Can we ward off the spread of the Zika virus

Roddy Scheer & Doug Moss / EarthTalk Zika virus, first discovered in Uganda’s Zika Forest in 1947, is transmitted to humans and other mammals through the bite of an infected...
The Aedes aegypti mosquito can infect humans with the Zika virus when it takes a blood meal. Credit: Sanofi Pasteur, FlickrCC.
The Aedes aegypti mosquito can infect humans with the Zika virus when it takes a blood meal. Credit: Sanofi Pasteur, FlickrCC.

Roddy Scheer & Doug Moss / EarthTalk

Zika virus, first discovered in Uganda’s Zika Forest in 1947, is transmitted to humans and other mammals through the bite of an infected Aedes species mosquito, and typically causes only a mild and short-term illness (fever, rash, joint pain, conjunctivitis) that likely immunizes the victim from future infections. But a Zika virus infection during pregnancy can cause a serious birth defect called microcephaly—where the fetal head doesn’t develop to the proper size, leading to other severe fetal brain defects.

Over the last half century, occasional Zika outbreaks have been reported in tropical Africa, Southeast Asia and the Pacific Islands. But the first confirmed case in the western hemisphere last year in Brazil now has public health experts concerned about its potential to develop into a global pandemic. “Because the Aedes species mosquitoes that spread Zika virus are found throughout the world,” reports the U.S. Centers for Disease Control & Prevention (CDC), “it is likely that outbreaks will spread to new countries.”

Indeed Zika’s recent “success” in spreading far beyond a few isolated pockets of the tropics may be partly attributable to how we have taken care of the environment in the modern industrial era post-World War II. Durland Fish, a professor of microbial diseases, forestry and environmental studies at Yale University, isn’t surprised Zika has spread widely, given the proclivity of the Aedes mosquito (which is also responsible for spreading dengue fever and chikungunya virus) for inhabiting artificially human-made habitats like tires, cans, plastic containers and rain barrels.

“It doesn’t live in the ground, or in swamps, or any other kinds of places where you would normally find mosquitoes,” reports Fish in a recent Washington Post article. “So humans have created an environment for it to proliferate, by having all of these water containing containers around, and the mosquito has adapted so well…it’s really kind of a human parasite. It’s like the cockroach of the mosquito world.”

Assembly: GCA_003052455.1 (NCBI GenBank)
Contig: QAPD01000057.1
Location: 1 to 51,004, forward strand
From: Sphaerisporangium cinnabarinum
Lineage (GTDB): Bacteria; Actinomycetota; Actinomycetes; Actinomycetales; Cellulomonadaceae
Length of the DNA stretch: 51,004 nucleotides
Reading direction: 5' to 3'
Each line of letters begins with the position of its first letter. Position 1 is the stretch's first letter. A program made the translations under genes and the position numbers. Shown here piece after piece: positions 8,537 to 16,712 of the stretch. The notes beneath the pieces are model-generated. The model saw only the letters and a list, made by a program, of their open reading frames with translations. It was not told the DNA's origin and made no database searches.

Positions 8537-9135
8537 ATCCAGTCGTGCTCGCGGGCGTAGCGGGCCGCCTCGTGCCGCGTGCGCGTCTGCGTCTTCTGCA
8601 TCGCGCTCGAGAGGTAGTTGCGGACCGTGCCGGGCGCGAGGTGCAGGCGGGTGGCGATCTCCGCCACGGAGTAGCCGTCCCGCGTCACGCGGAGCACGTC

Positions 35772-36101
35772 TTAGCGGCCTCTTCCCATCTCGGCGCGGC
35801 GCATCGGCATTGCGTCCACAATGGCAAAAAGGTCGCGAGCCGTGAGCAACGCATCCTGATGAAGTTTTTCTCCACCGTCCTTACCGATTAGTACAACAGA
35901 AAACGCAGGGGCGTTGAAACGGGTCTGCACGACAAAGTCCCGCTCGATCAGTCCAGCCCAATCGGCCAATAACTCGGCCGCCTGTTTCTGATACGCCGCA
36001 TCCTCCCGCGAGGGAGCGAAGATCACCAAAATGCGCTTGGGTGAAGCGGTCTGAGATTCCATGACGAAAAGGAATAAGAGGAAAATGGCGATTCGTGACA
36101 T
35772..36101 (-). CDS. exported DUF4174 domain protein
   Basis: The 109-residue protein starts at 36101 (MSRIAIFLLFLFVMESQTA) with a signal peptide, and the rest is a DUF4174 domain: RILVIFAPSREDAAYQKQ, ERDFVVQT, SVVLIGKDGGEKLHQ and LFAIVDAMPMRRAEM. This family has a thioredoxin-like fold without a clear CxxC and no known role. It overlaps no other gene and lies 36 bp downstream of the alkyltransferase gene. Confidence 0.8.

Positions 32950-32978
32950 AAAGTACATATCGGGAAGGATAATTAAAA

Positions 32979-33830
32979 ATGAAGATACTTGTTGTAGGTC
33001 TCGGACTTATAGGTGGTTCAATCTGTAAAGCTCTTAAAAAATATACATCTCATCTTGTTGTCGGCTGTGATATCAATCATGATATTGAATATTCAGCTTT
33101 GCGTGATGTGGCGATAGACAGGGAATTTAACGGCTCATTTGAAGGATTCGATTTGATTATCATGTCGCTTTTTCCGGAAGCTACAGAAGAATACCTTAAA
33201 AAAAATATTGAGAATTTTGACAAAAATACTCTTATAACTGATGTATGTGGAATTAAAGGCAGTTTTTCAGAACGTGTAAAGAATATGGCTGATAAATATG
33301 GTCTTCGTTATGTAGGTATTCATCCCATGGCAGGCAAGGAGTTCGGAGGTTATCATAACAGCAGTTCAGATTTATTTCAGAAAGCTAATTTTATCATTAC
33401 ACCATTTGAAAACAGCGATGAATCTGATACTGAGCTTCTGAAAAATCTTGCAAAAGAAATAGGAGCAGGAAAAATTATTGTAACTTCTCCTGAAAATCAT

And the mismanagement of urban waste is far from the only environmental factor in the spread of Zika. Environmentalists point out that dam-building and deforestation are also significant contributors to increased amounts of standing water where Aedes mosquitos can breed and come into contact with growing human populations. Restoring natural hydrological flows and leaving forests intact would be good defense mechanisms against the spread of mosquito-borne disease of all kinds.

But whether we can contain the warming of the planet as a result of human greenhouse gas emissions might be the single biggest factor in whether we can prevent Zika from morphing into a global public health menace. The World Health Organization (WHO) recently reported that predicted global average temperature increases of two to three degrees Centigrade would make temperate latitudes hotter, in turn exposing several hundred million more people to Aedes species mosquitoes. Malaria, dengue fever and other mosquito-borne diseases would also surge along with Zika.

“You have to do something about the mosquitoes, and that’s strictly an environmental problem, there’s no medical applications to that,” concludes Fish. “And focusing on that as an environmental issue is going to have the greatest impact on protecting people.”

CONTACT: CDC Zika Virus, www.cdc.gov/zika/; Washington Post, www.goo.gl/5wnxiS; WHO Zika Facts, www.who.int/mediacentre/factsheets/zika/.

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